Over the week, risk-off sentiment spread across global financial markets, as investors began to digest the probability of a drawn out US-China trade war and weigh up the increasing risks in equity markets. As the trade rhetoric from each side intensified, and political risks in Europe re-emerged, credit markets were the key focus this week, as trade fears sparked a move from equities to bonds, reflecting an increase in bearish sentiment.
For further detail on the recent European elections and key risks in Europe going forward, please see the attached market update.
Bond markets have rallied this month mainly as a result of the intensification of trade fears, with the 10-year Treasury yield dropping by around 30 basis points since 30th April (bond yields move in the opposite direction to bond prices). It now trades at 2.23%, its lowest level since September 2017.
The growing wall of worry has boosted appetite for safe haven assets, as investors seek safe harbour given uncertainties over trade and economic weakness. As recession concerns increase, key economic indicators are beginning to signal that choppy waters are ahead. This week, the 3-month US Treasury bill yield pushed above the 10-year Treasury bond yield, leaving their spread at the deepest negative level since August 2007. A persistent and deep inversion has preceded the last nine economic downturns since 1955.
With investor sentiment beginning to change, our expectations are that equity markets will continue to decline over the next few weeks on the back of increasingly negative economic data, trade tensions and continued political uncertainty. Given this outlook, the portfolios are well positioned to benefit from the continued uncertainty, with bond exposure within the portfolio gaining from the recent flight to safety, and with the inverse equity exposure gaining as a result of the sell off from equity markets. As it stands we remain confident in the current positioning, with portfolios being protected from a high level of volatility in equity markets.
For anyone who wants further data to substantiate the position please review the attached Global Economic News Document.
Model Portfolios & Indices
Over the week, global equity markets declined as a result of US-China trade tensions and weaker European data. As the OBI portfolios remain defensively positioned with limited equity exposure and a downward tilt which benefits when markets decline, our portfolios were up over the week while the benchmarks declined. The recent performance of the OBI portfolios against the benchmarks highlights the ability of the portfolios to quickly regain ground during periods of uncertainty. Over the month view, the portfolios outperformed the benchmark, and over the 3-month view, performance is beginning to converge. This illustrates that when equity markets do decline, the portfolio is well positioned to benefit.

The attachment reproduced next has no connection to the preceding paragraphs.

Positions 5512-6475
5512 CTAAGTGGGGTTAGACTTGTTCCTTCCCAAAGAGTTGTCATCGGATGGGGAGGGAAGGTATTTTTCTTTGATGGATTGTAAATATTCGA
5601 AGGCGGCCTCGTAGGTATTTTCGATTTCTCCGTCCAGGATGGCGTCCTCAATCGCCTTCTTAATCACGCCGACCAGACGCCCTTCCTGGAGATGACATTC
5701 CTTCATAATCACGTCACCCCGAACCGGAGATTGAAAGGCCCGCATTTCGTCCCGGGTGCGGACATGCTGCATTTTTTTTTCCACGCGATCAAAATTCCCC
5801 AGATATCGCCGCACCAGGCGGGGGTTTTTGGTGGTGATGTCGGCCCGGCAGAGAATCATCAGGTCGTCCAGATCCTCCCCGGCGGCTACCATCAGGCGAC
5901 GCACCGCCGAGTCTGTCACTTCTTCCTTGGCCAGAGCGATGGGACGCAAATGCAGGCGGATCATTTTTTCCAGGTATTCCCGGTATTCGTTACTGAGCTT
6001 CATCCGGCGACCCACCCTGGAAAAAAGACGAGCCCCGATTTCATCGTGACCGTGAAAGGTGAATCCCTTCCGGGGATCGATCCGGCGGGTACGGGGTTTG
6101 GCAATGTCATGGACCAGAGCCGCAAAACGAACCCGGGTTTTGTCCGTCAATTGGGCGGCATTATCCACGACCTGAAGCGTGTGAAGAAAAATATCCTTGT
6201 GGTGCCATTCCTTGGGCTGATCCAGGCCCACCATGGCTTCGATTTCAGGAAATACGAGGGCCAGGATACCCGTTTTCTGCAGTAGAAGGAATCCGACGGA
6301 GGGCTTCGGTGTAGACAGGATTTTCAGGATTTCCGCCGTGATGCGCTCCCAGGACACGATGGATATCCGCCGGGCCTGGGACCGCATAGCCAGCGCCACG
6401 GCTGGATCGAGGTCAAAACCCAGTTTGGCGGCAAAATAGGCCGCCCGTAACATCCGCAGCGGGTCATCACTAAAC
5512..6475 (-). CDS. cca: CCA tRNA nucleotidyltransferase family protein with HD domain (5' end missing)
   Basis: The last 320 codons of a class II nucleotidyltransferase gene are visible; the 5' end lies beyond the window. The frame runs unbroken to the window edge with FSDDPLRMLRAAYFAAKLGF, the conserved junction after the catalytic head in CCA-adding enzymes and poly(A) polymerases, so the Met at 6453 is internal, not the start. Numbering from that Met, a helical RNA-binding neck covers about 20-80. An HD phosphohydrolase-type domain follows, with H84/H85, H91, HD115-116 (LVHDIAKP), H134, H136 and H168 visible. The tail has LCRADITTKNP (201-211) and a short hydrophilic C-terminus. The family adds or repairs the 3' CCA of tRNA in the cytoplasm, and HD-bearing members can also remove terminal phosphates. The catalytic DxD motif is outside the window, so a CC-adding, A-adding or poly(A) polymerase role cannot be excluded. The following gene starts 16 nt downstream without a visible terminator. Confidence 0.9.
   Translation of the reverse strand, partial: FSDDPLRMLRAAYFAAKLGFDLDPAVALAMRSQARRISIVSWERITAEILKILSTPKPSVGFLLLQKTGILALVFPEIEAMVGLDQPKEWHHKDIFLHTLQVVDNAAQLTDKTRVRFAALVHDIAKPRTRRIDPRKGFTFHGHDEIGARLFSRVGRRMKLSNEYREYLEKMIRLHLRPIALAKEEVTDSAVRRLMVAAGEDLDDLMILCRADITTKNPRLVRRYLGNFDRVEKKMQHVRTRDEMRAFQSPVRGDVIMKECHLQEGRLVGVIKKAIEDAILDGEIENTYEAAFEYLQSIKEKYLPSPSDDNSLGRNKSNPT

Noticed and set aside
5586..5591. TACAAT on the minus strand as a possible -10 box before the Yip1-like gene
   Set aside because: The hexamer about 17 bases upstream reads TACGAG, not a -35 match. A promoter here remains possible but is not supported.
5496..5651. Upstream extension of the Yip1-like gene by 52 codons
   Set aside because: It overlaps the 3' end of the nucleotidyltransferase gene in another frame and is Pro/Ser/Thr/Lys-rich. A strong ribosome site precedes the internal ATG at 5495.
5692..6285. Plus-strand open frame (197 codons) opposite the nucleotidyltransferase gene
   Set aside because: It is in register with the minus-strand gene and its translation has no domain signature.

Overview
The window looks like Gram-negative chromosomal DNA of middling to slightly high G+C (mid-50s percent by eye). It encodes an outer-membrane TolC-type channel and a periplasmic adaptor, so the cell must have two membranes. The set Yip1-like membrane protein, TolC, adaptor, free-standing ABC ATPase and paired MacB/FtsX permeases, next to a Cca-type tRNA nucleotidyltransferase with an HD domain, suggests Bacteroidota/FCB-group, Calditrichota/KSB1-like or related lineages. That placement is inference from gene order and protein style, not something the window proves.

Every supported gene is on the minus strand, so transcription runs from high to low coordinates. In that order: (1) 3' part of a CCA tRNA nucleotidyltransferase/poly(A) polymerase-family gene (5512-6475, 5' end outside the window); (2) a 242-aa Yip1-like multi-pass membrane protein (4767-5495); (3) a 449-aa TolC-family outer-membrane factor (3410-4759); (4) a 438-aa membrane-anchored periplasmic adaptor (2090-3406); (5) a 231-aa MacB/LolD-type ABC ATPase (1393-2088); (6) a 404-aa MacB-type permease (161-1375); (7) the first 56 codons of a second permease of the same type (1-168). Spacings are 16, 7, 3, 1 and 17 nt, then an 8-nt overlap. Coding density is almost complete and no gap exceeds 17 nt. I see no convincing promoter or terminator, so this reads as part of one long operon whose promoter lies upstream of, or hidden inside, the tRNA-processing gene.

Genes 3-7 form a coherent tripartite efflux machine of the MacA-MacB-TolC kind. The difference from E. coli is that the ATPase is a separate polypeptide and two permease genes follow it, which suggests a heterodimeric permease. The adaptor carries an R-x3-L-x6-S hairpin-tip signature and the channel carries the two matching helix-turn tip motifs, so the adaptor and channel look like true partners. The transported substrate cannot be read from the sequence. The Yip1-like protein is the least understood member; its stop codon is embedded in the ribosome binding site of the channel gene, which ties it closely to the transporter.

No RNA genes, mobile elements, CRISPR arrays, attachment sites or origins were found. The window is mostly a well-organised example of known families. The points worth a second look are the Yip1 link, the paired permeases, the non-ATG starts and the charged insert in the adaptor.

As we progress from here, it is important to recognise that we should not let benchmark performance make us feel like we have missed out on anything, because although we have in the short term, this week shows how quickly this can be reversed given current levels of risk and uncertainty.
Overall, it is our view that the rally experienced over the first quarter of the year has no foundation and will fall back over the coming months, with a sell off in equity markets before adjusting to the new norm based on lower global growth and weaker corporate profitability. The key point here is to take a long-term view, look at the current level of uncertainty in the global economy, and remember that the portfolio is designed to minimise your exposure to risk and preserve capital.
The data above will not directly correlate to the indices as there is always a delay in pricing because the US markets close significantly later than the European markets and the Asian markets. The data set above reflects the last close and much of the days movements will not yet be reflected in the portfolios due to pricing delays. You cannot therefore directly correlate indices to the portfolios. The value of investments may fluctuate in price or value and you may get back less than the amount originally invested.
Past performance is not a guarantee of future performance. Performance figures quoted include the fund manager charges but exclude other fees such as adviser, custodian, switch and/or discretionary investment management fees. Unless otherwise instructed and accrued, income is reinvested into the portfolio.
This Day in History
On this day in 1954, British runner Diane Leather became the first woman to run the mile in under 5 minutes; 4:59.6 at Alexander Sports Ground in Birmingham, England.
Gina & Jason